A corruption case brought by the US Justice Department has been resolved with fines and a three-year deferred prosecution agreement for both reinsurance broking firms involved.

Reinsurance brokers Tysers and H.W. Wood have entered into a three-year deferred prosecution agreement (DPA) to resolve violations of the Foreign Corrupt Practices Act (FCPA) arising from a scheme to bribe Ecuadorian government officials.

Tysers will pay a $36m criminal penalty and administrative forfeiture of approximately $10.5m, in addition to the DPA agreement.

H.W. Wood agreed to a criminal penalty is $22.5m and approximately $2.3m additional revenue forfeitable to the US government.

However, due to the firm’s financial condition and resulting inability to pay the penalty or forfeiture, these were scaled down to $508,000 and zero, respectively.

Between 2013 and 2017, Tysers, through its acquired Integro Insurance Brokers business, and H.W. Wood, through employees and third-party agents, agreed to pay bribes reaching approximately $2.8m.

The bribes were to the then-chairman of two Ecuadorian state-owned insurance companies, Seguros Sucre and Seguros Rocafuerte, and three other Ecuadorian officials, according to court documents.

The corrupt payments were to secure improper advantages in order to obtain and retain reinsurance business with the state-owned insurance companies.

The bribes were paid to accounts held in Florida and elsewhere and effectuated through, among other things, emails sent from and meetings held in Florida.

“Tysers and H.W. Wood have admitted to engaging in a scheme to bribe multiple Ecuadorian government officials to earn tens of millions of dollars in illicit profits for themselves and their co-conspirators,” said acting assistant attorney general Nicole Argentieri of the US Justice Department’s criminal division.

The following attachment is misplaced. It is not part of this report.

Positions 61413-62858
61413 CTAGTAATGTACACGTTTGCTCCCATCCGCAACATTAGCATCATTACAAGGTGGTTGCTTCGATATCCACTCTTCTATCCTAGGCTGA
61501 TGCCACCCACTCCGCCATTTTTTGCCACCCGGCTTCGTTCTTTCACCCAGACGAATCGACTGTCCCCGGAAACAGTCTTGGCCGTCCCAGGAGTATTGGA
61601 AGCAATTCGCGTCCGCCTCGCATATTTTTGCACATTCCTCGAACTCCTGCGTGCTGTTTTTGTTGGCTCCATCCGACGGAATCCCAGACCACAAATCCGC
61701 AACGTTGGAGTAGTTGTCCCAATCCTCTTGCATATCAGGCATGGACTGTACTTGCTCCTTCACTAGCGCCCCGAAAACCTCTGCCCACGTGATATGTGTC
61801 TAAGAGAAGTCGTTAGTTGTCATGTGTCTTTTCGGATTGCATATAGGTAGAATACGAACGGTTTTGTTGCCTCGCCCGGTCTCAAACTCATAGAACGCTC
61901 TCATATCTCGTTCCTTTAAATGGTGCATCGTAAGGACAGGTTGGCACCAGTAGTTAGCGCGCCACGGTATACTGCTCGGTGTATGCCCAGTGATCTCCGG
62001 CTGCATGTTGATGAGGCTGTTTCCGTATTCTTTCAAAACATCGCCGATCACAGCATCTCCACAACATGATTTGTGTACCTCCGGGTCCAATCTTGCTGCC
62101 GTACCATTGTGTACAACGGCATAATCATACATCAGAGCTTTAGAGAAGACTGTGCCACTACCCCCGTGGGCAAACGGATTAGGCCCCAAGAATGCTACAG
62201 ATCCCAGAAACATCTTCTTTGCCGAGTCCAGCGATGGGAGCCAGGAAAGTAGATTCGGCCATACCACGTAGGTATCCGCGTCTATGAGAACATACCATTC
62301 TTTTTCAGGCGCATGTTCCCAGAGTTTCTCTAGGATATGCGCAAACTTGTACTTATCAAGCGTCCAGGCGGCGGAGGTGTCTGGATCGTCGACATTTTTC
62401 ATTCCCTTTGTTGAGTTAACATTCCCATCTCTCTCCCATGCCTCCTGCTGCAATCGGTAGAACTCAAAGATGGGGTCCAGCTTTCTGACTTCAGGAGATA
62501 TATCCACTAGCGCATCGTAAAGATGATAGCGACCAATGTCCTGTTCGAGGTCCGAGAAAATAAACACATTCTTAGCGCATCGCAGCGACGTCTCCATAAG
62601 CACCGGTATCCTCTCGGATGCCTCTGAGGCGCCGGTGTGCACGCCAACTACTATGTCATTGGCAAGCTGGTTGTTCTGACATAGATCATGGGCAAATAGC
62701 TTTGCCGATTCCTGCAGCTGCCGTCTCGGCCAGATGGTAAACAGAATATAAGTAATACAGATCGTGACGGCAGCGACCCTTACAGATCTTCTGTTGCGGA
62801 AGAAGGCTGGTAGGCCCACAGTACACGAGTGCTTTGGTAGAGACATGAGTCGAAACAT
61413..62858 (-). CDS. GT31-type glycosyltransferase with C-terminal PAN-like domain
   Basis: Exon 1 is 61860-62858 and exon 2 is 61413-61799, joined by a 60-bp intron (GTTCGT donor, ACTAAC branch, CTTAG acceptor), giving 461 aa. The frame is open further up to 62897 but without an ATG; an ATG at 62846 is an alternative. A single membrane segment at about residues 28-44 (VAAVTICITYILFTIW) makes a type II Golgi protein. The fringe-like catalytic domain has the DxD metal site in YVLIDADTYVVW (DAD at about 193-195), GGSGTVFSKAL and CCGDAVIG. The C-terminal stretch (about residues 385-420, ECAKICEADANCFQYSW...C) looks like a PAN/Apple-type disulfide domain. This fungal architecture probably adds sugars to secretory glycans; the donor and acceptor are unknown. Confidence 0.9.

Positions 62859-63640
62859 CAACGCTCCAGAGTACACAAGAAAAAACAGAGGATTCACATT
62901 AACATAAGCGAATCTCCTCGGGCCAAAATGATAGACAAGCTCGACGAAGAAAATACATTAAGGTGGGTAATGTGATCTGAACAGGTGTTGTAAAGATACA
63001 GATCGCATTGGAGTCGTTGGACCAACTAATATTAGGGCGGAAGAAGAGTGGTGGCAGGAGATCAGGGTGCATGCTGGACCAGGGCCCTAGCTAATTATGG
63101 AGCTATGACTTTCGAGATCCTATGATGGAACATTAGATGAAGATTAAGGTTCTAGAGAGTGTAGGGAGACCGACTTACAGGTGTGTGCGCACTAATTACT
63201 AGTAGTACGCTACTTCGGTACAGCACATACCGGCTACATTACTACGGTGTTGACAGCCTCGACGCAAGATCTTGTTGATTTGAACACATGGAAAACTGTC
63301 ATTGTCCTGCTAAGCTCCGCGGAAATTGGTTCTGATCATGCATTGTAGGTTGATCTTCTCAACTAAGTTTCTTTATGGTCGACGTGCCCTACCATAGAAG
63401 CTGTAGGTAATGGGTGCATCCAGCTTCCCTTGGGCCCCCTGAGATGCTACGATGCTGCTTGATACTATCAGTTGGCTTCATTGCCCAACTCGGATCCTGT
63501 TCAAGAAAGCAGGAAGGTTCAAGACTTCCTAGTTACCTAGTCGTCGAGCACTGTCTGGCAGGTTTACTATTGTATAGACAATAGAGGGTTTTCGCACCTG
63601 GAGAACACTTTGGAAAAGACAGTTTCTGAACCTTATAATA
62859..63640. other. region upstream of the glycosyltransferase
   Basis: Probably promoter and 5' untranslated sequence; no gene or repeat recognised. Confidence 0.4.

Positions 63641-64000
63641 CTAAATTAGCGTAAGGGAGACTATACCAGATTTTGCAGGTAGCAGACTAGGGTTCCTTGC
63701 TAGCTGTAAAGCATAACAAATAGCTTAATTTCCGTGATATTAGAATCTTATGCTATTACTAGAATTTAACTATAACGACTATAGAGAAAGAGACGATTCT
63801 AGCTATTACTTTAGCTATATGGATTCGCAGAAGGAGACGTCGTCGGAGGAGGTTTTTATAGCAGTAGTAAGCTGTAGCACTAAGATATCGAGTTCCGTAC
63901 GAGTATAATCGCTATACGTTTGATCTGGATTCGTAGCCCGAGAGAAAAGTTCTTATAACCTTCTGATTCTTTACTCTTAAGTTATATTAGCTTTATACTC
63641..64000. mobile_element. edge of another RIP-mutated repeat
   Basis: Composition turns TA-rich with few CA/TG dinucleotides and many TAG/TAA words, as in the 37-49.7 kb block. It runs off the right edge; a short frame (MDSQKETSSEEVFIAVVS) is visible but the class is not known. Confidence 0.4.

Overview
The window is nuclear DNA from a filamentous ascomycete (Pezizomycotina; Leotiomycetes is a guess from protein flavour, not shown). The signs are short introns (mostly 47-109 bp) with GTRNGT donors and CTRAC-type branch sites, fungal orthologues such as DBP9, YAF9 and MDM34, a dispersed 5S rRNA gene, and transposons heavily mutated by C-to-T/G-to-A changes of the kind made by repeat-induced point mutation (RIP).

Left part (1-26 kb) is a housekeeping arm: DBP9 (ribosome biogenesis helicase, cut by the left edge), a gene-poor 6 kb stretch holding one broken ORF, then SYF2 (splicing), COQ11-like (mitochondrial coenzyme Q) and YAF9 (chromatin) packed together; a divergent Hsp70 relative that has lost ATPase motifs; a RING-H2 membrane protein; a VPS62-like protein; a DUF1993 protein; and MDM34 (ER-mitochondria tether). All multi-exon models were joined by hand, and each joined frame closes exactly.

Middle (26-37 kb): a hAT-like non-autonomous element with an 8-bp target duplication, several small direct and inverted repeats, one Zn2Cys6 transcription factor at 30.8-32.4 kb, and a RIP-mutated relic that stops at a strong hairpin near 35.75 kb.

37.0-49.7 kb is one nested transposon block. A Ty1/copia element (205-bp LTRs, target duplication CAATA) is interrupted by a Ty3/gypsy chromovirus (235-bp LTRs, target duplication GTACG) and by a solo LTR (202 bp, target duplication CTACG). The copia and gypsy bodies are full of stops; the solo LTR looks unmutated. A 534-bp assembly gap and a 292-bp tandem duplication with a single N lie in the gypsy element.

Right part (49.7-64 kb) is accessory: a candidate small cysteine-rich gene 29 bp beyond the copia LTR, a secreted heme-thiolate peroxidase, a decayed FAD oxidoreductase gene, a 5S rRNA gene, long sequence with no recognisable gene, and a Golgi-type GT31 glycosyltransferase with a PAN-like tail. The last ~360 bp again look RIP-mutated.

Luis Quesada, assistant director of FBI’s criminal investigative division, added: “Today’s resolution shows the FBI will seek justice for violations of the FCPA to keep marketplaces and governments free from corruption worldwide.”

Both broking firms received credit for cooperation with the US authorities’ investigation and engaging in timely remedial measures.

The Justice Department’s Office of International Affairs and authorities in the UK, Panama, Ecuador, and Switzerland provided assistance on the case.

The department has, to date, charged eight individuals in related matters:

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  • Juan Ribas Domenech, the former chairman of Seguros Sucre and Seguros Rocafuerte, pleaded guilty in the Southern District of Florida on Sept. 16, 2020, to money laundering conspiracy for his role in this and another scheme.
  • Fernando Martinez Gomez, a financial advisor, pleaded guilty in the Eastern District of New York on March 24, 2022, to two counts, including conspiracy to commit money laundering for on his role in this and another scheme.
  • Esteban Merlo Hidalgo, a co-conspirator and agent of Tysers and H.W. Wood, pleaded guilty in the Southern District of Florida on March 28 to four counts of engaging in transactions in criminally derived property obtained through his participation in this scheme.
  • A federal grand jury in the Southern District of Florida returned a seven-count indictment against two other defendants, Cristian Patricio Pintado Garcia and Luis Lenin Maldonado Matute, both of whom remain fugitives, on July 14, 2022, for their alleged roles in this scheme.
  • Related to this investigation, on March 18, 2022, the department issued an FCPA Corporate Enforcement Policy declination to another U.K.-based reinsurance broker, Jardine Lloyd Thompson Group Holdings Ltd. (JLT), relating to bribes paid through a Florida-based intermediary to Ecuadorian government officials to obtain and retain contracts with Seguros Sucre. In connection with the FCPA Corporate Enforcement Policy declination, JLT disgorged approximately $29 million.
  • Separately, the former CEO of JLT’s Colombian subsidiary, Felipe Moncaleano Botero, and two intermediaries, Jose Vicente Gomez Aviles and Roberto Heinert, each pleaded guilty in the Southern District of Florida to one count of money laundering conspiracy, on, respectively, Aug. 4, 2020, June 11, 2020, and Oct. 2, 2020.